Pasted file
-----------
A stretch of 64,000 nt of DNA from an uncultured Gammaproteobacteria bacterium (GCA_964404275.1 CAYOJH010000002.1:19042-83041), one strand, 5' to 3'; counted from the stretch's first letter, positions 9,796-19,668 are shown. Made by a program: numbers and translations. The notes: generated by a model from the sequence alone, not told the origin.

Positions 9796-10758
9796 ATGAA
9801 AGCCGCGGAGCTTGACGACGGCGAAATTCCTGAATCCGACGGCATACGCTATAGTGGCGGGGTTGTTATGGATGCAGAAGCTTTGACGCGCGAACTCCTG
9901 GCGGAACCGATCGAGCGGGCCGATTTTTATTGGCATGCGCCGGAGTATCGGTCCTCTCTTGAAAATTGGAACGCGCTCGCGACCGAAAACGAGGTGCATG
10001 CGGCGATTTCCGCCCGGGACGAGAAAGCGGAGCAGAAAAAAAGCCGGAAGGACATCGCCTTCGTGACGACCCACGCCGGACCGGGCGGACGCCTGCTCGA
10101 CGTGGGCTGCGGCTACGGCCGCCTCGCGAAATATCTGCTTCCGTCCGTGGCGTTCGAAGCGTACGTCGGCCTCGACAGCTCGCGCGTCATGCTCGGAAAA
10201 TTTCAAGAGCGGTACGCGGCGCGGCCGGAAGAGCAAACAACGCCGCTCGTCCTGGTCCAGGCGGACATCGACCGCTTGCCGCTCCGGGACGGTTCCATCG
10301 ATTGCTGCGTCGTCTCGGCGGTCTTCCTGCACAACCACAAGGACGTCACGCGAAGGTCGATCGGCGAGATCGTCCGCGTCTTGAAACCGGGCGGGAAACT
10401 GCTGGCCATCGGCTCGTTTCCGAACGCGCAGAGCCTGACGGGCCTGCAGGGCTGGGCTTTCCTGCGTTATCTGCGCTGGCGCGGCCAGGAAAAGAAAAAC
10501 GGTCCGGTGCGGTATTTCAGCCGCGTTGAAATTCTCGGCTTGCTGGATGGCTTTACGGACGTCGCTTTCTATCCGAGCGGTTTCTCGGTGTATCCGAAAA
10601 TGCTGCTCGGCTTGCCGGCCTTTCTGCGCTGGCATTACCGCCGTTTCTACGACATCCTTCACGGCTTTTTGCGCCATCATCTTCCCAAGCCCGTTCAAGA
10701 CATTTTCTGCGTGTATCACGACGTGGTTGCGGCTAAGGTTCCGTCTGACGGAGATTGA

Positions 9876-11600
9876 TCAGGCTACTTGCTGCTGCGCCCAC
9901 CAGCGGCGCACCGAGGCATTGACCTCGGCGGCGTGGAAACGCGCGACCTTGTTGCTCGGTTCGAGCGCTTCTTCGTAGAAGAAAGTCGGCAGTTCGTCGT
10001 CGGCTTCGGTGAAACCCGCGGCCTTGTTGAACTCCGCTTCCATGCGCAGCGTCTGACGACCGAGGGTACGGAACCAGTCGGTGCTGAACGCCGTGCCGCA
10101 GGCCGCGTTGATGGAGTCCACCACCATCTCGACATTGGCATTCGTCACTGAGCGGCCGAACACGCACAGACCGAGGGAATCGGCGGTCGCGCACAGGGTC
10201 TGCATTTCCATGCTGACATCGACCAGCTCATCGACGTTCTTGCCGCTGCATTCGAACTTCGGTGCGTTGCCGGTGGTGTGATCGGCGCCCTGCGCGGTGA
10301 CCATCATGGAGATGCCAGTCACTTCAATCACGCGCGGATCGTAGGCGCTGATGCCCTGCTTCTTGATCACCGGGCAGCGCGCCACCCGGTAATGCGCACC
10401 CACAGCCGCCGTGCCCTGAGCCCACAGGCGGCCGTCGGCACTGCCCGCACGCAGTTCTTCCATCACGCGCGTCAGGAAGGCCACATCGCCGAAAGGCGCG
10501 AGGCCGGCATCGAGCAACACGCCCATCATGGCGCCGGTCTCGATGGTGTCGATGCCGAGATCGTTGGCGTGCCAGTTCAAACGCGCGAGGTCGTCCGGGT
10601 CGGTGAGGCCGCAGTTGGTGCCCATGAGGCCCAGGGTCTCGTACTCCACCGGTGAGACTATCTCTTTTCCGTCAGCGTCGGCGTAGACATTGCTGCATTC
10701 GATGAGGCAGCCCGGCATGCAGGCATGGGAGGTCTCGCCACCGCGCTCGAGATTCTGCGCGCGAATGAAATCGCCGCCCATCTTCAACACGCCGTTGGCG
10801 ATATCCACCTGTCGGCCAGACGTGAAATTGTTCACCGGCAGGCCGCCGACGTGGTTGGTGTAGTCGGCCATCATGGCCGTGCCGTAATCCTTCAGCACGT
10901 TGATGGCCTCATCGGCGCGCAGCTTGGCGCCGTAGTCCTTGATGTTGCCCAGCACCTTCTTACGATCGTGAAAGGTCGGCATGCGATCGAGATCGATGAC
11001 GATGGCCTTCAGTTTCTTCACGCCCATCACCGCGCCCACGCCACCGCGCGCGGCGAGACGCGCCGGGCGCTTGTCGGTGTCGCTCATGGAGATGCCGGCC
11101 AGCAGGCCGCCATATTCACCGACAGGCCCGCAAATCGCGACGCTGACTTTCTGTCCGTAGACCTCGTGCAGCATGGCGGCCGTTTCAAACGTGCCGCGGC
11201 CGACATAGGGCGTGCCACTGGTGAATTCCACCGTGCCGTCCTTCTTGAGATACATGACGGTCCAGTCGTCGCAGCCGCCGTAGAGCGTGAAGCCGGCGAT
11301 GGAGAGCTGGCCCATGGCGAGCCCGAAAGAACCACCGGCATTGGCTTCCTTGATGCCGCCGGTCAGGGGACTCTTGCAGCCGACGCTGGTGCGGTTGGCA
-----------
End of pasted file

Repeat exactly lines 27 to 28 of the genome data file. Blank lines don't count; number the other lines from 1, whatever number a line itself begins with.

11001 GATGGCCTTCAGTTTCTTCACGCCCATCACCGCGCCCACGCCACCGCGCGCGGCGAGACGCGCCGGGCGCTTGTCGGTGTCGCTCATGGAGATGCCGGCC
11101 AGCAGGCCGCCATATTCACCGACAGGCCCGCAAATCGCGACGCTGACTTTCTGTCCGTAGACCTCGTGCAGCATGGCGGCCGTTTCAAACGTGCCGCGGC